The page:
Mayor Shows Residents Different Ways To Travel

NASHVILLE, Tenn. -
On a hot and humid day, people were taking to the streets and leaving their cars behind.

Mayor Megan Barry has been trying to get people out of their vehicles and on to the bus or even on foot with the Nashville Transit Triathlon.

"I go out and talk to folks all the time, and I ask who's ever taken the bus, and nobody raises their hand," said Mayor Megan Barry.

That's what Mayor Barry has been attempting to change, and Saturday included a bike ride.

"You can actually get around Nashville in lots of different modes. You can walk, take the bus, or walk, and we all need to use those transit options," said Mayor Barry.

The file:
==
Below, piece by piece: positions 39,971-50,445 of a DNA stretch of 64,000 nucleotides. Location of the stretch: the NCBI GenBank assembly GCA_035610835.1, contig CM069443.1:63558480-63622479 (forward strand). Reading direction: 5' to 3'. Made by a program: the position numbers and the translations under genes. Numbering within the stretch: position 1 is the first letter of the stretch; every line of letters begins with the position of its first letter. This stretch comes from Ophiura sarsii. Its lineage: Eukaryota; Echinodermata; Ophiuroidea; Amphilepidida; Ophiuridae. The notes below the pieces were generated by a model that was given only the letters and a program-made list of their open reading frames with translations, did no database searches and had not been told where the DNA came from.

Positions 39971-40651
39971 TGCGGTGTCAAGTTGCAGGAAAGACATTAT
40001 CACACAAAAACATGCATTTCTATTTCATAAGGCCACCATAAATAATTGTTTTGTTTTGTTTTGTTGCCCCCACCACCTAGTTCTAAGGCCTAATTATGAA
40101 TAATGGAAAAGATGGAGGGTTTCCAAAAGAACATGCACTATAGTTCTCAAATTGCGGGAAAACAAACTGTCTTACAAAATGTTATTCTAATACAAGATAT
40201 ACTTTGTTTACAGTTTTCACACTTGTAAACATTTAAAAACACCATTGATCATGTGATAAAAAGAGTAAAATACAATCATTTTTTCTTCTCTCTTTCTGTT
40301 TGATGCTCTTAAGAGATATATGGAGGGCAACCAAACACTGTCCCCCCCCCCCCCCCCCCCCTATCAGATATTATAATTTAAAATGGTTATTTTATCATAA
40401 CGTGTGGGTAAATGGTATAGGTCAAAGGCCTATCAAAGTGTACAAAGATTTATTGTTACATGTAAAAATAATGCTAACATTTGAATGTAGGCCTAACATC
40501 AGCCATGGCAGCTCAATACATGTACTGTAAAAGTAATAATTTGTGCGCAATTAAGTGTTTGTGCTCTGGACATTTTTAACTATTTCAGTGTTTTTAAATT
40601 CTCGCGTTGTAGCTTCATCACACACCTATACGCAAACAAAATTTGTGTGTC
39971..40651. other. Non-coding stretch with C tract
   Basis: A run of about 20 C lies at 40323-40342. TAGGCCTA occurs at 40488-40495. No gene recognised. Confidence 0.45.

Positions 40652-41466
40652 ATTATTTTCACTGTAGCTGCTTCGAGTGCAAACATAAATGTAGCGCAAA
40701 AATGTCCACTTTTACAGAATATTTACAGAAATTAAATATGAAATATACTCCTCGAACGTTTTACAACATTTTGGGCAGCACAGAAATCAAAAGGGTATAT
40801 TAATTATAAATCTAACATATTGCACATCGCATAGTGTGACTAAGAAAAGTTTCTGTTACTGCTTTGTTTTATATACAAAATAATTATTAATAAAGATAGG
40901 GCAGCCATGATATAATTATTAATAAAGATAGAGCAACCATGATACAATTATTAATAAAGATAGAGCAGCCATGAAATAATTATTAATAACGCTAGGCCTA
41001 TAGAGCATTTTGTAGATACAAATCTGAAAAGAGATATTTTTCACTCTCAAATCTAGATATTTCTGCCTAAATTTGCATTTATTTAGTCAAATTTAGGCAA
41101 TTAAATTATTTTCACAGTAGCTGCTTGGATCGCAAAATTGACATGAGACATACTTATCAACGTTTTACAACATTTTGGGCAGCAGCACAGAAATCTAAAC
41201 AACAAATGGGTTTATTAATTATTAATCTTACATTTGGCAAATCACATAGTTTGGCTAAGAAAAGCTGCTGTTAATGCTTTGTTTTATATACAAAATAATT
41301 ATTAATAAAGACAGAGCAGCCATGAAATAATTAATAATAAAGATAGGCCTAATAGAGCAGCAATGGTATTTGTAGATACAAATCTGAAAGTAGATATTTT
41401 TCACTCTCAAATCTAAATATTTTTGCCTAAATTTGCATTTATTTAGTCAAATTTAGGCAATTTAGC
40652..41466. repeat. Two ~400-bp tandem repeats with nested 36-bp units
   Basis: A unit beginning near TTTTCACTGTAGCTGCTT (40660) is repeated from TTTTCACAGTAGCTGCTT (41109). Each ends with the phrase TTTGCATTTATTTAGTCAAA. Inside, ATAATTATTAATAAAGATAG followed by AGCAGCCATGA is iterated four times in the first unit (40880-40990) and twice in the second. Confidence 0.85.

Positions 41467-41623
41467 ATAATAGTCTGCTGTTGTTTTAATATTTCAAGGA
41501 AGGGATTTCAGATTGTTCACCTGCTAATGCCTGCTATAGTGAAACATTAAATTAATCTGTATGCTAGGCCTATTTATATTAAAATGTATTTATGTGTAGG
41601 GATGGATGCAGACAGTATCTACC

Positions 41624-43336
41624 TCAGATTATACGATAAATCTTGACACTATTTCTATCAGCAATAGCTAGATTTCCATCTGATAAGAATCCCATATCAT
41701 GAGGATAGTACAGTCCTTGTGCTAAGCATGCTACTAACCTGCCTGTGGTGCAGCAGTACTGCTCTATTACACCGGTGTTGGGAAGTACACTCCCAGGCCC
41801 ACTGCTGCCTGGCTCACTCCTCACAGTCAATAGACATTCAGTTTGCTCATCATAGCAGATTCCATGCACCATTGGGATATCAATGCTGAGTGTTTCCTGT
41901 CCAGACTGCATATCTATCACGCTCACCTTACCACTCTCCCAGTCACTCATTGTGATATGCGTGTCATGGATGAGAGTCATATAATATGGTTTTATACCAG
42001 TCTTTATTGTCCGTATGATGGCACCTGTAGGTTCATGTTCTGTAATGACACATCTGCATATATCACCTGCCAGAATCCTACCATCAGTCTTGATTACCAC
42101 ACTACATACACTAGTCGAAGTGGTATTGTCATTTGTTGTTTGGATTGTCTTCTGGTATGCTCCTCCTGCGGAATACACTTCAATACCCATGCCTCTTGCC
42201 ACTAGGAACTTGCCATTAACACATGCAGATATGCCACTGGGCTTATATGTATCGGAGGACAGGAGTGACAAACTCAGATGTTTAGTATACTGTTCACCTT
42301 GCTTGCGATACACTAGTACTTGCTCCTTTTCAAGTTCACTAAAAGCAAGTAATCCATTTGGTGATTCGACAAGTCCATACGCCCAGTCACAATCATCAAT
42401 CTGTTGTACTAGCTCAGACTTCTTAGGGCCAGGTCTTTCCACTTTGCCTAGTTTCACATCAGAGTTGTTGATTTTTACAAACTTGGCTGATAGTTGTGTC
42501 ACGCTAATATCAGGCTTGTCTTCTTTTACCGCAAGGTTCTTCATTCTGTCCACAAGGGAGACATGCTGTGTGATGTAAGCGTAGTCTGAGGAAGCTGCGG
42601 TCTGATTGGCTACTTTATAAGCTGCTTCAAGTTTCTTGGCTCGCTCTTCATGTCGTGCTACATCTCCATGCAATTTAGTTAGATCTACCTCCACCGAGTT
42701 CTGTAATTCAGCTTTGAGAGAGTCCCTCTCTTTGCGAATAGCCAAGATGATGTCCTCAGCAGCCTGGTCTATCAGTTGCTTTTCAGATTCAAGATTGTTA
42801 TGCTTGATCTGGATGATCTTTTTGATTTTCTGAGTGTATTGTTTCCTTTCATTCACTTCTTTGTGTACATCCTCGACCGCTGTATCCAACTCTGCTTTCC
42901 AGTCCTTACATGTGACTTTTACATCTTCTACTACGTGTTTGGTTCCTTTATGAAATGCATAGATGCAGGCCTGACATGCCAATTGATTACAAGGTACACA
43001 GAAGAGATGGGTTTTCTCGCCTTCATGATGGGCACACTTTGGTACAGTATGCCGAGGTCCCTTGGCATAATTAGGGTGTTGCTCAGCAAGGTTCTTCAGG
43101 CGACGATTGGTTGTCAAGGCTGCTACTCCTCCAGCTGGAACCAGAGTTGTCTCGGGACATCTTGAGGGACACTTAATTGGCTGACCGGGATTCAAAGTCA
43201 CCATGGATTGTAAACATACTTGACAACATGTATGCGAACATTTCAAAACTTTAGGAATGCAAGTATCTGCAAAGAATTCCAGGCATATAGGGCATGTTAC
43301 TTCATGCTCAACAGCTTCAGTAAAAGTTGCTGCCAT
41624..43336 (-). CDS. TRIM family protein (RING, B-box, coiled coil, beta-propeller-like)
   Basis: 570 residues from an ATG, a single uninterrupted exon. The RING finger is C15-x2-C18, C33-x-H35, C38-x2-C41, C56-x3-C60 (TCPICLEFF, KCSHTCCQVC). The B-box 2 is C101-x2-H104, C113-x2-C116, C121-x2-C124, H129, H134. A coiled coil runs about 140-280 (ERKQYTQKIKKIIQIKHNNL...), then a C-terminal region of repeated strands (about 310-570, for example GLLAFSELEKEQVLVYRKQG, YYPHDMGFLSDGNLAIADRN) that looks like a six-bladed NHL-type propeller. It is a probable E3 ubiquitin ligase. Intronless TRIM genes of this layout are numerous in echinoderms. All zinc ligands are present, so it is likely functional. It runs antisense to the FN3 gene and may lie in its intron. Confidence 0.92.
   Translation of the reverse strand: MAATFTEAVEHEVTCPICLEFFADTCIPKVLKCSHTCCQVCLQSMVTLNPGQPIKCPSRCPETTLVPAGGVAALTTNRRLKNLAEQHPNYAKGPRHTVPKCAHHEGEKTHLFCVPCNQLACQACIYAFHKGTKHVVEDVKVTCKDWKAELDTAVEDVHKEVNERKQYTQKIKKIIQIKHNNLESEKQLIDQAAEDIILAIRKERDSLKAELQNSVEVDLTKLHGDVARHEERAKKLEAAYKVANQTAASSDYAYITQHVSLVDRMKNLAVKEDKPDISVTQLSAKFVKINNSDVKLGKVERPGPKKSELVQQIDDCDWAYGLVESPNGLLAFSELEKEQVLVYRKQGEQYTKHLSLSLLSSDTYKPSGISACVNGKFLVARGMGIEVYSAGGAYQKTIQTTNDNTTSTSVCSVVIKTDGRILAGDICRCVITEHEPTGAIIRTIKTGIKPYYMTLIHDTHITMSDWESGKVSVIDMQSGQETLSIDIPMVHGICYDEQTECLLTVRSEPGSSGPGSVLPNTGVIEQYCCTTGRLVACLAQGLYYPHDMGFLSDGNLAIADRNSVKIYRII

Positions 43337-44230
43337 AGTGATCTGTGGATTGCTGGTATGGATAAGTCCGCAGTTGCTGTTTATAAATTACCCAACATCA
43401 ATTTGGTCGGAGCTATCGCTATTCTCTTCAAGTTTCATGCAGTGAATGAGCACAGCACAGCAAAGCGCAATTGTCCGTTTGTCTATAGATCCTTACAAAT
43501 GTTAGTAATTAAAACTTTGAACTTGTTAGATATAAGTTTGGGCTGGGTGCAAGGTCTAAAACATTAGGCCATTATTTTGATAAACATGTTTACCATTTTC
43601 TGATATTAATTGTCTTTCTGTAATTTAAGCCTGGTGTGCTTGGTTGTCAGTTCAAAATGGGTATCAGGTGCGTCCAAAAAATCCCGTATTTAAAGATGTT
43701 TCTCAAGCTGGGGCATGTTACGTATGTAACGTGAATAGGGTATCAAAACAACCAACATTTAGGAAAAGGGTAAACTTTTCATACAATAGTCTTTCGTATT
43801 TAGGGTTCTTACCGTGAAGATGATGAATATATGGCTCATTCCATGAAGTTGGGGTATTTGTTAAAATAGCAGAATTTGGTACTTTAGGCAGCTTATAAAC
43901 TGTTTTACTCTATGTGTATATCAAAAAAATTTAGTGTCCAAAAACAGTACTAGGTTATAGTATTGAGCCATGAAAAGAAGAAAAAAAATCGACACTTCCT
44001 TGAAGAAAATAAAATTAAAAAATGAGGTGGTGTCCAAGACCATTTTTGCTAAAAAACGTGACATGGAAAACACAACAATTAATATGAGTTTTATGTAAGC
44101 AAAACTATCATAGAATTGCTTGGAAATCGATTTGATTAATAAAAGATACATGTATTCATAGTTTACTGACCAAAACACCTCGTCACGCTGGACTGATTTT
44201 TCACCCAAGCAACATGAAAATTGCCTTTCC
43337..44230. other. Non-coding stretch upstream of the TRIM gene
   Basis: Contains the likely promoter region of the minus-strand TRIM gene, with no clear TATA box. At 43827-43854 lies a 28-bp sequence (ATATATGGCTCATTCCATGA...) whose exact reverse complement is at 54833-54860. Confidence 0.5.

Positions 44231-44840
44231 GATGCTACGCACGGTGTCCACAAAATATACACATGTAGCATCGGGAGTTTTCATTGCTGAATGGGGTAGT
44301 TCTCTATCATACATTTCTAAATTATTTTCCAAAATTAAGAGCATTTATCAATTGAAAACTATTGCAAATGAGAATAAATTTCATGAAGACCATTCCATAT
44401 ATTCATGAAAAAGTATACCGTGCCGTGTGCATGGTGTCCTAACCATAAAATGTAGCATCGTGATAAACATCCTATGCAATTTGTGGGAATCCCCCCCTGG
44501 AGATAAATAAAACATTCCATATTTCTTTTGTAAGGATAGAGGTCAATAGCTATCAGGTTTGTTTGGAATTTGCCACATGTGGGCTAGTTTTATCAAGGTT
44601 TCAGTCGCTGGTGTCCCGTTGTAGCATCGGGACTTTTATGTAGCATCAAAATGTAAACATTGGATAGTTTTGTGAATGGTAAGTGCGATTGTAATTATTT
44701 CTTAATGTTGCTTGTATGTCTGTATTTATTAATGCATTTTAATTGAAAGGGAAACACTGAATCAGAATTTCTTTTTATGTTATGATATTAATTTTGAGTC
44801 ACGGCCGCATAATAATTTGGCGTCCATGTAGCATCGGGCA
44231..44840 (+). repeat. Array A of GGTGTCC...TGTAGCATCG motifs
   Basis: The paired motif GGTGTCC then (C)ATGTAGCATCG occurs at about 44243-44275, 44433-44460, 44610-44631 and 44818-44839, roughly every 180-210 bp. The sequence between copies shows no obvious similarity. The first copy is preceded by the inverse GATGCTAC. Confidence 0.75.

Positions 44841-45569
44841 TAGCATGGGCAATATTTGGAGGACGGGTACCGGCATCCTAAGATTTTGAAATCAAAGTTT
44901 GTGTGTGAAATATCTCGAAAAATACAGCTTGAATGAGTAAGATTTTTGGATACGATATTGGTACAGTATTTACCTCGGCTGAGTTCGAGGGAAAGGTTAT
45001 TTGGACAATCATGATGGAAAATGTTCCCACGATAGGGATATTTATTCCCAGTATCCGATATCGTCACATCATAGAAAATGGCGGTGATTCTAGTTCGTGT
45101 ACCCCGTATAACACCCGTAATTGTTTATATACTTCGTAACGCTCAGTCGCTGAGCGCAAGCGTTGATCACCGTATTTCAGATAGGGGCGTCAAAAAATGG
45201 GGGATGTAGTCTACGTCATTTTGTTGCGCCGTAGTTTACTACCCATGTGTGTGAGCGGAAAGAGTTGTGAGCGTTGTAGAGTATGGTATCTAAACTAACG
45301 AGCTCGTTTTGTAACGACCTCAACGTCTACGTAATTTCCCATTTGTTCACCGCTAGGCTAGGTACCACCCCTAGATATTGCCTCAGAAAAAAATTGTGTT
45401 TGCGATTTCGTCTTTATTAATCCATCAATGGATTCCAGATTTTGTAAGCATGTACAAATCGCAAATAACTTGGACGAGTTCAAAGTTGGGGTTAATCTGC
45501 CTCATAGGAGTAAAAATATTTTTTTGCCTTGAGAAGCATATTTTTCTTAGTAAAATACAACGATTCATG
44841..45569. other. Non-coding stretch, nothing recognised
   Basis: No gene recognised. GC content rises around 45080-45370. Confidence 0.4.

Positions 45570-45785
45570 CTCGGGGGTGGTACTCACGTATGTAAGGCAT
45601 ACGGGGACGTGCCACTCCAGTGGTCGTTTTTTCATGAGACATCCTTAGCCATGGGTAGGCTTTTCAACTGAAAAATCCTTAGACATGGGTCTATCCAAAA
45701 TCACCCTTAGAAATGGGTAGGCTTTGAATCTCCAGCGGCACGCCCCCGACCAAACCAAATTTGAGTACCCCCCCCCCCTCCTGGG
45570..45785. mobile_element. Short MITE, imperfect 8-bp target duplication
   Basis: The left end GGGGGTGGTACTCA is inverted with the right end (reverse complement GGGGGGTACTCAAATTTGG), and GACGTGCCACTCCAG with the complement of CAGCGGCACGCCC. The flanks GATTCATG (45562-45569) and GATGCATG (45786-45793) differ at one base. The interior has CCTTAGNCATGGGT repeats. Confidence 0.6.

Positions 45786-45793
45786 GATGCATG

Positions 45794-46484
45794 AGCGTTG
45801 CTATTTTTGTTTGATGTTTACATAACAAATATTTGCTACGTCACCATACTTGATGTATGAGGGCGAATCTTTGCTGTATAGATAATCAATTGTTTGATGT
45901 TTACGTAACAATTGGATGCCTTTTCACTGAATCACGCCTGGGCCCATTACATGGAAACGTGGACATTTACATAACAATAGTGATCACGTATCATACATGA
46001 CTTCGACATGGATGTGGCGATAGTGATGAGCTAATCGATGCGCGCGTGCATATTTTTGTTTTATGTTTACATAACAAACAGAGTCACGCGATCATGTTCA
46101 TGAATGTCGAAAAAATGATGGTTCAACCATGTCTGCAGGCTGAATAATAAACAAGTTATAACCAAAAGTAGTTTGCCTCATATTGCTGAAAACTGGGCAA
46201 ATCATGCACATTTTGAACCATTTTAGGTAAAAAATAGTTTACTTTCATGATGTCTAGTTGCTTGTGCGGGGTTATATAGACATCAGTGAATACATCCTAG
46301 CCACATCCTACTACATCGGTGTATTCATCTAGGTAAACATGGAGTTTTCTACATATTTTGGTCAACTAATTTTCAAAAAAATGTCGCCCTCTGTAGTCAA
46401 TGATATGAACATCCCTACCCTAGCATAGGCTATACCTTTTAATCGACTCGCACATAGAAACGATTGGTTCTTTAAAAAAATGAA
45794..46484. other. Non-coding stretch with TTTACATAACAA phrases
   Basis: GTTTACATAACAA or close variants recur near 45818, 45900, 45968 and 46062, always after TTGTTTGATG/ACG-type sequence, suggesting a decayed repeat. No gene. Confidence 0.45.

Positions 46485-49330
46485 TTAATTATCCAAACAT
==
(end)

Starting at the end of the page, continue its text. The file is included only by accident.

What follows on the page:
But along with all the fun Saturday, the most important aspect of the day was to get the community's feedback on the new $6 billion Metro Transit Plan called "nMotion," along with four light rails, two commuter rails, and 150 miles of express bus-on-shoulder.

"Oh my gosh, traffic has become worse in the last few years. I love being outdoors, but to be honest, I don't ride my bicycle because drivers don't respect the bike lanes like they should yet," said Stacy Irvin, Nashville resident.

Over the next 25 years MTA and RTA board members of the proposed plan hope to transform the region into a city moving in motion.

 

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